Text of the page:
On 28th June 2019, staff at Makerere School of Public Health (MakSPH) gathered to review and exchange ideas on how to improve the Masters in Public Health- Disaster Management (MDM) curriculum. This development is in line with University guidelines that require every academic programme to be reviewed on an annual basis.

The MDM Course is a programme designed   to develop risk reduction and public health disaster managers who have the knowledge and skills to enable effective public health intervention and implementation in Uganda and Africa.

Speaking at the workshop, Prof Rhoda Wanyenze, the Dean of MakSPH commended the stakeholders of this programme for their instrumental role towards the development of the MDM curriculum. Some of the different stakeholders present were, officials from the Ministry of Health, Uganda Red Cross Society (URCS), United Nations International Children’s Emergency Fund (UNICEF) and United Nations High Commission for Refugees (UNHCR). The faculty from the College of Health Sciences under which MakSPH is housed were also part of the workshop.

The Dean of Makerere University School of Public Health (MakSPH) speaking at the workshop. She encouraged employers to give feedback on how MDM products are performing in their organizations so that the School can know what is being done right and where there is need for improvement.

Prof. Wanyenze urged the stakeholders and other School partners to teach the students using experiences they have acquired as a result of their current work. She also called upon them to give feedback on whether what was being taught in the MDM Curriculum is filling the existing gaps out there depending on the graduates’ performance in these organizations.

Recommendation from Stakeholders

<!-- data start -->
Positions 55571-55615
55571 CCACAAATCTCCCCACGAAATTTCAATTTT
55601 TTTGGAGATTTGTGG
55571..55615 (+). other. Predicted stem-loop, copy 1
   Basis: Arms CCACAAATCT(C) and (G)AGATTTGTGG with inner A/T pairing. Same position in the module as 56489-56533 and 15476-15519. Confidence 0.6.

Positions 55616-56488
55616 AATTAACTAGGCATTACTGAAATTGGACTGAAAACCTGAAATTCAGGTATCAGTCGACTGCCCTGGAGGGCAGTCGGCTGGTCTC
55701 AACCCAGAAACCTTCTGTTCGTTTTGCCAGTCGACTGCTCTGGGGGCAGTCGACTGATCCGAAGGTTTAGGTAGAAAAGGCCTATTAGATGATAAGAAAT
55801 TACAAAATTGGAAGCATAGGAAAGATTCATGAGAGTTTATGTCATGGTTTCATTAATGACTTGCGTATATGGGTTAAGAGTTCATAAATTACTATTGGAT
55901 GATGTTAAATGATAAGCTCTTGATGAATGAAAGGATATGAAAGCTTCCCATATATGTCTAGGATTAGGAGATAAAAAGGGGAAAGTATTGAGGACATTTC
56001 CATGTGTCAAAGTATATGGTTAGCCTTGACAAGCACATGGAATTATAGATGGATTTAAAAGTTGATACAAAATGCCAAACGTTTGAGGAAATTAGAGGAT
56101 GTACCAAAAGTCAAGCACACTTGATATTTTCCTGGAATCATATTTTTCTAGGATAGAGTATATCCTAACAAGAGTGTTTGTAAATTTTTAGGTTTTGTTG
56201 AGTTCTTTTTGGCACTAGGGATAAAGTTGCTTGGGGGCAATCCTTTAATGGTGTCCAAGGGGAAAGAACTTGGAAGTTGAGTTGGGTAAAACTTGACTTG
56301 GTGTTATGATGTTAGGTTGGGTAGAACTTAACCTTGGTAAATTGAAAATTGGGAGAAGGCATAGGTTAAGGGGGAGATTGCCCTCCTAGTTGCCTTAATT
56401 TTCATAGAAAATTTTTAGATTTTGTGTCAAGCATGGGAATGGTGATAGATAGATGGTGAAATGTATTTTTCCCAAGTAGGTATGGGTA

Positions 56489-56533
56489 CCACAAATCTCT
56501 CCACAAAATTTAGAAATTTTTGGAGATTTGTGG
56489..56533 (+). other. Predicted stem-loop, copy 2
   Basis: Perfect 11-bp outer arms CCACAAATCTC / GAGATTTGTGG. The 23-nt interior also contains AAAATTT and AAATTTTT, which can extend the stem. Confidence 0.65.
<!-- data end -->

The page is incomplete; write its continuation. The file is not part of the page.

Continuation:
As part of the MDM review, Jennifer Akumu an alumni of MakSPH currently working with URCS said MakSPH students are equipped with too much knowledge however, most organizations are unaware that the MDM course exists thereby missing out on hands-on skills. She advised the School to take students to various organizations to showcase their potential as that would open up the job market for them.

Olivia Nakisita, an alumni of the MDM course making a contribution during the Stakeholders’ meeting. Alumni attended the meeting to give their perspective on the work they do in the field and how relevant the course is to that effect.

According to Dr. Ekirapa Elizabeth, the Head of Department of Health Policy Planning and Management at MakSPH, there is need for regular field visits and employment of video recording in disaster sites as a way of improving quality of the MDM Curriculum. She explained; "Students who go to the field will also have a clear picture of what is on ground" said Dr Ekirapa. She also requested the course leaders to spread out the course to four years’ time and to offer it online so that it is able to attract the interest of international students who will be able to study at their convenience. Speaking about some course units, Dr. Ekirapa encouraged the merging of some course units to reduce on the completion time.